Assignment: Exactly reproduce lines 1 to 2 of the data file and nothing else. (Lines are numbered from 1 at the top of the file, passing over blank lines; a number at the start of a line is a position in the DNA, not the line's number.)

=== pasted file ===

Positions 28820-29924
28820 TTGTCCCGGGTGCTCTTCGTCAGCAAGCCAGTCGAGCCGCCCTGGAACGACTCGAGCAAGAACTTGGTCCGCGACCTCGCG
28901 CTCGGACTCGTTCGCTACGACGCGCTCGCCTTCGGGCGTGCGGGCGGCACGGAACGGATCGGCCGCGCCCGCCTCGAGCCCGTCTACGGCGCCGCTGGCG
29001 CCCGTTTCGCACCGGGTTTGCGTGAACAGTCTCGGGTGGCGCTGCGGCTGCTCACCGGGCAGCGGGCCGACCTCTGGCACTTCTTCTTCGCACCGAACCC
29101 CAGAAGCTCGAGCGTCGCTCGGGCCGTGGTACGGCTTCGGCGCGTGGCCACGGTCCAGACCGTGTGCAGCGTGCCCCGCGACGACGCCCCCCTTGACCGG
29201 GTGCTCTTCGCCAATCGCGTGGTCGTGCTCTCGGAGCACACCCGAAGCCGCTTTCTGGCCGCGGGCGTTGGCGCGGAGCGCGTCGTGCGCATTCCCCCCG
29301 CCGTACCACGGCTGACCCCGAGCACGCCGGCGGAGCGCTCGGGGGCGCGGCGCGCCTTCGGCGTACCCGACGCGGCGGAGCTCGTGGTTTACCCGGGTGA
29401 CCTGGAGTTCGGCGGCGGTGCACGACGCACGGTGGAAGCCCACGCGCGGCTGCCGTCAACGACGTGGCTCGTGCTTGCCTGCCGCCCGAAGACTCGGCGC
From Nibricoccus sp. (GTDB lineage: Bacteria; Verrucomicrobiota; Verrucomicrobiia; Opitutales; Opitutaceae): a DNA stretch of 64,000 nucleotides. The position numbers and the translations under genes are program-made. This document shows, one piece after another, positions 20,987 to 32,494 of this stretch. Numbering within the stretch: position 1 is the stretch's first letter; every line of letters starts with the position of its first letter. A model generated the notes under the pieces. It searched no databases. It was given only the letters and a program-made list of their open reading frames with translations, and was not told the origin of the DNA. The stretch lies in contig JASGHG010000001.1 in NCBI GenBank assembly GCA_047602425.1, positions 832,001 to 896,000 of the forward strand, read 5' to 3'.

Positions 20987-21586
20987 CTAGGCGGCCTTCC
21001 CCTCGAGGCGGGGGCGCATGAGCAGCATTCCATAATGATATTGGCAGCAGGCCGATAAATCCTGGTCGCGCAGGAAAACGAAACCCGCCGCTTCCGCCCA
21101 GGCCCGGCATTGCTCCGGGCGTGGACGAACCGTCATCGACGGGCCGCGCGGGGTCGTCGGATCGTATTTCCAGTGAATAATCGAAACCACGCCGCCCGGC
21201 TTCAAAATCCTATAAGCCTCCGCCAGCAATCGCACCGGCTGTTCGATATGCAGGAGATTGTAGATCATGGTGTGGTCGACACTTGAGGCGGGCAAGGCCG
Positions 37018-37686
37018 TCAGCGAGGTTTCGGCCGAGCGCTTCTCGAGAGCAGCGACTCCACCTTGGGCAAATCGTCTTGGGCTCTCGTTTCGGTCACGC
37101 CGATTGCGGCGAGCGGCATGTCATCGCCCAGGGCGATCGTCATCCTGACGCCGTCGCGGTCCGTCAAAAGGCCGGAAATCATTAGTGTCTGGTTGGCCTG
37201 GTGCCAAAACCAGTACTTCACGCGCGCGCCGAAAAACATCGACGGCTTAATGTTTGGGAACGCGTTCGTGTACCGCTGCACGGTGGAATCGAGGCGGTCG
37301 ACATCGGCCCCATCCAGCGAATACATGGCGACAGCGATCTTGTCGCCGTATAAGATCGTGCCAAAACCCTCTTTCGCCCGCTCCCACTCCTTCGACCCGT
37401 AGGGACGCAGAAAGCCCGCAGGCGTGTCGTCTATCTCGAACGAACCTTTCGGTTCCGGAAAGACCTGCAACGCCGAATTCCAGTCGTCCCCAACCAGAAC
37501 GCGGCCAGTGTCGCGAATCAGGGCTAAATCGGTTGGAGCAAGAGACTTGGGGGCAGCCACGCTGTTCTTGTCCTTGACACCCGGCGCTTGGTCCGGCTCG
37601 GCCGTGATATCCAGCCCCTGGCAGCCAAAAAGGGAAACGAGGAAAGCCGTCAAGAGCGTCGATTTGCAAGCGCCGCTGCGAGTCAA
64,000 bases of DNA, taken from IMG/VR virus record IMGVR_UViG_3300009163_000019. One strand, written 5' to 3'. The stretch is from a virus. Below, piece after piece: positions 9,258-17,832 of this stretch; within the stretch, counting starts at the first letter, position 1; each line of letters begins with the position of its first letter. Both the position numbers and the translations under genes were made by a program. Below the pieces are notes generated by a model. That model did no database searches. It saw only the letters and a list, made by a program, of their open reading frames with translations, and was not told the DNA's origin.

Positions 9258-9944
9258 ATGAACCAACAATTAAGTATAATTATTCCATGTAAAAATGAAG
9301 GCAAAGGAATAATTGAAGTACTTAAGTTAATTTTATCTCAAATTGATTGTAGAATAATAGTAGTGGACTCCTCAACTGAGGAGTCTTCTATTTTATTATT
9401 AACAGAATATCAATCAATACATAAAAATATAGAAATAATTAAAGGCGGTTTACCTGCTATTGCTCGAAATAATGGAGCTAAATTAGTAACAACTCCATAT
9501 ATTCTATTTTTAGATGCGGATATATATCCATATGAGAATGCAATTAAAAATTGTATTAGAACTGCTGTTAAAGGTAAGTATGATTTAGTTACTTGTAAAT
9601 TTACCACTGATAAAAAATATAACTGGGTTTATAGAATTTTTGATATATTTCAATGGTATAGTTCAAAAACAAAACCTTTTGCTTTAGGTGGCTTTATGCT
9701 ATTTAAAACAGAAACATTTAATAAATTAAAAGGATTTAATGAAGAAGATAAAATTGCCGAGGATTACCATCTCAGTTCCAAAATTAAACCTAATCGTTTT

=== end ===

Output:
Positions 28820-29924
28820 TTGTCCCGGGTGCTCTTCGTCAGCAAGCCAGTCGAGCCGCCCTGGAACGACTCGAGCAAGAACTTGGTCCGCGACCTCGCG